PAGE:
Month 54

The more words a child hears, the faster he learns language. The sound of words creates the neural circuitry that is necessary for children to develop language skills.

Windows of opportunity for language development occur throughout life. The window for syntax or grammar is open during the preschool years and may close as early as five or six years of age, while the window for adding new words never closes completely.

Parents can support their child's brain development for language during these times by providing experiences that allow the child to practice emerging skills. Opportunities during the course of the day to engage in face-to-face interaction, hear language being spoken, listen to the written word read aloud, and practice associating objects with words provide language experiences without undue stress or overstimulation.

At this age, the brain is getting better at forming mental symbols for objects, people, and events. This is directly related to the growing ability to use many more words and short sentences.

How I think @ 54 months

At this age your child is well on his way to understanding and using complex language abilities. Your child is soaking up information like a sponge though he still may not know how to "use it all" the right way.

Motor Development: Gross Motor Skills
• I can stand on tiptoes with arms held overhead, without moving feet, and without swaying more than 20 degrees for eight seconds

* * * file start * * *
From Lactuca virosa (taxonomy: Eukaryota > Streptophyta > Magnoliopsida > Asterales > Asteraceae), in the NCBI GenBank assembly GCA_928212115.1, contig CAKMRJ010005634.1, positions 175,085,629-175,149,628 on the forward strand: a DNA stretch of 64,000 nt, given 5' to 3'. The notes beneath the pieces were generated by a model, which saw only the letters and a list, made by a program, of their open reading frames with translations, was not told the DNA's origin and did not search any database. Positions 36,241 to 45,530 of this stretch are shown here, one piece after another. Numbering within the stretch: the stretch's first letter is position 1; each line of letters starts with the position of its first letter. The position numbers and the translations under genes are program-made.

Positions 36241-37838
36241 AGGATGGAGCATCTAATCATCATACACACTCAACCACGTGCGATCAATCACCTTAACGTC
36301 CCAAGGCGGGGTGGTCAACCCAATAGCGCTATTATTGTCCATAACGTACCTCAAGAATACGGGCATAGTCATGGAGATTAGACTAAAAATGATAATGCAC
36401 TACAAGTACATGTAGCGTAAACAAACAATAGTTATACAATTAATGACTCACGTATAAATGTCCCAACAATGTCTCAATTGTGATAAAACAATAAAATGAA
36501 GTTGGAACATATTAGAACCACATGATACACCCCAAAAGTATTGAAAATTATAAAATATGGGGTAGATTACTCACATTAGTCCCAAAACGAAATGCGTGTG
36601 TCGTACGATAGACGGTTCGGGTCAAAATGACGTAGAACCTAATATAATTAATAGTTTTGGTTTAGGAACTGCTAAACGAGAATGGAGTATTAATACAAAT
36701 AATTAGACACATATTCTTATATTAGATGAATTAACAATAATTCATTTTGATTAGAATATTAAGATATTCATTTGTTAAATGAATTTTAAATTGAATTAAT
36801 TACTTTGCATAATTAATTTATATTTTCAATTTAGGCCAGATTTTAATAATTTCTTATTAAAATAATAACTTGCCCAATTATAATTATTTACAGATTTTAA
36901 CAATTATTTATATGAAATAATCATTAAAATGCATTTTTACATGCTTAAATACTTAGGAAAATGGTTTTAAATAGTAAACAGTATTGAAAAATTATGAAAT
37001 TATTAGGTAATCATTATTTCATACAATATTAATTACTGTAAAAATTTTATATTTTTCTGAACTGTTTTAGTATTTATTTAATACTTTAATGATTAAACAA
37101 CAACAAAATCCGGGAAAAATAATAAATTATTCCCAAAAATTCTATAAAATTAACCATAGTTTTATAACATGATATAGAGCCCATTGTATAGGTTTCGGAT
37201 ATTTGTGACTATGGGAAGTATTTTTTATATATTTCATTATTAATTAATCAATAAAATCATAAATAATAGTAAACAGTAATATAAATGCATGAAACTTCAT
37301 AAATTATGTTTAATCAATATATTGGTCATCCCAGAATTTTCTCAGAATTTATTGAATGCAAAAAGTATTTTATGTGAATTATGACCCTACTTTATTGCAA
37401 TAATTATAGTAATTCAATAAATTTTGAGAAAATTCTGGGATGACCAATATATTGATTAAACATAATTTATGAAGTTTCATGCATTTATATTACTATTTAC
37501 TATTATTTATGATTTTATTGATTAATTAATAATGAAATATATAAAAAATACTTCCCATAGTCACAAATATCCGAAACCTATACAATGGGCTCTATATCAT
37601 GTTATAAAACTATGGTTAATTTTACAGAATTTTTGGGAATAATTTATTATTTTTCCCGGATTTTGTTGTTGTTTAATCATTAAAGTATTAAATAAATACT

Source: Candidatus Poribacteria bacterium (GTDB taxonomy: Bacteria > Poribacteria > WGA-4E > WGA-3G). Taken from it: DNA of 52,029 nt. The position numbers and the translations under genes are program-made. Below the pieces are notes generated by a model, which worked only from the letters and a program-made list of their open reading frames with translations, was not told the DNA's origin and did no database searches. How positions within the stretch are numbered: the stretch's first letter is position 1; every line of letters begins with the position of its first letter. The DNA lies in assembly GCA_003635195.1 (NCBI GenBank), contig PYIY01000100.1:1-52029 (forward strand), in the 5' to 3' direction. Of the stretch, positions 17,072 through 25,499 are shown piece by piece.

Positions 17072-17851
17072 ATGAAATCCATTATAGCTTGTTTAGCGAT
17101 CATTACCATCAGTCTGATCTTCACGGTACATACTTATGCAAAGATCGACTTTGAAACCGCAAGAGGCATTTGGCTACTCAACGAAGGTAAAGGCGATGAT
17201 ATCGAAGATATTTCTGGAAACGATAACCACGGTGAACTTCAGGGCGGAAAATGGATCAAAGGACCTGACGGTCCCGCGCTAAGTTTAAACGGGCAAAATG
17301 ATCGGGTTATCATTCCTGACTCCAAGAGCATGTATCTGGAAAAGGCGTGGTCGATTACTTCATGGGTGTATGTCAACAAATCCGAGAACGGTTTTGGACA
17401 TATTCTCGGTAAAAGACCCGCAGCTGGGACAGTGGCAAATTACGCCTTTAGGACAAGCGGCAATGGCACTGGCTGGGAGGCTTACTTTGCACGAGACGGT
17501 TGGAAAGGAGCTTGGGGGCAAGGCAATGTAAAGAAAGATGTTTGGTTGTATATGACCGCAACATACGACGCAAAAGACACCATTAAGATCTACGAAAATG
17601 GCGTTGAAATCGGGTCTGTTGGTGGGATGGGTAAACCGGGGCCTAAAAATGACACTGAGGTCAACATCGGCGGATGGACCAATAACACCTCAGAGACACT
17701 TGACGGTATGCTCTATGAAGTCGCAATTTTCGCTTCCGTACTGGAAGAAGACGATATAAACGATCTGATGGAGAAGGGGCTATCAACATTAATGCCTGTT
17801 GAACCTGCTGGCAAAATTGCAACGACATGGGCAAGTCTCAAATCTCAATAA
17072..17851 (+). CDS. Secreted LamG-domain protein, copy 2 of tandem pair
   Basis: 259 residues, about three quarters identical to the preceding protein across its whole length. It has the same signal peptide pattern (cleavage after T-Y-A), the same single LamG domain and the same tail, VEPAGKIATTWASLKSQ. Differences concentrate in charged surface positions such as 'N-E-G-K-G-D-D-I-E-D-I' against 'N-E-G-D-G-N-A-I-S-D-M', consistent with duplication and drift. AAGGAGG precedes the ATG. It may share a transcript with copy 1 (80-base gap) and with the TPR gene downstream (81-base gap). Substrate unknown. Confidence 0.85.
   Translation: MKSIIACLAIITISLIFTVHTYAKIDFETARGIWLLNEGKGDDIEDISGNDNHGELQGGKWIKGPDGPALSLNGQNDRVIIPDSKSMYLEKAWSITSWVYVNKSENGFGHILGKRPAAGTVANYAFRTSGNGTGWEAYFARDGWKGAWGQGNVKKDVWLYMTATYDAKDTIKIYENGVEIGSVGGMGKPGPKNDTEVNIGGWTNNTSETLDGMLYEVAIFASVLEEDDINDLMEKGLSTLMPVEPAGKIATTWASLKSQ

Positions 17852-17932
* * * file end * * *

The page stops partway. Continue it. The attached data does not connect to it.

• I can throw a ball overhand from 12 feet away and hit a two foot target (two feet above floor)

Motor Development: Fine Motor Skills
• I can button and unbutton one button in 20 seconds or less
• I can grasp marker between thumb and pad of index finger. Marker rests on first joint of middle finger

Language and Thinking Development
• I play with words (I create my own rhyming words!)
• I can stack five objects in order size
• I can sort group of objects in more than one way (e.g, by shape and then by size)

Social and Emotional Development
• I show pride in accomplishments
• I can indicate when I feel sorry
• I usually prefer playing with other children than playing alone
• I can talk about my own feelings


Disclaimer: This presents an overview of child development. It is important to keep in mind that the time frames presented are averages and some children may achieve various developmental milestones earlier or later than the average but still be within the normal range of development. This information is presented to help parents understand, at a high level, what to expect from their child. Any questions/concerns you may have about your child’s development should be shared with your doctor.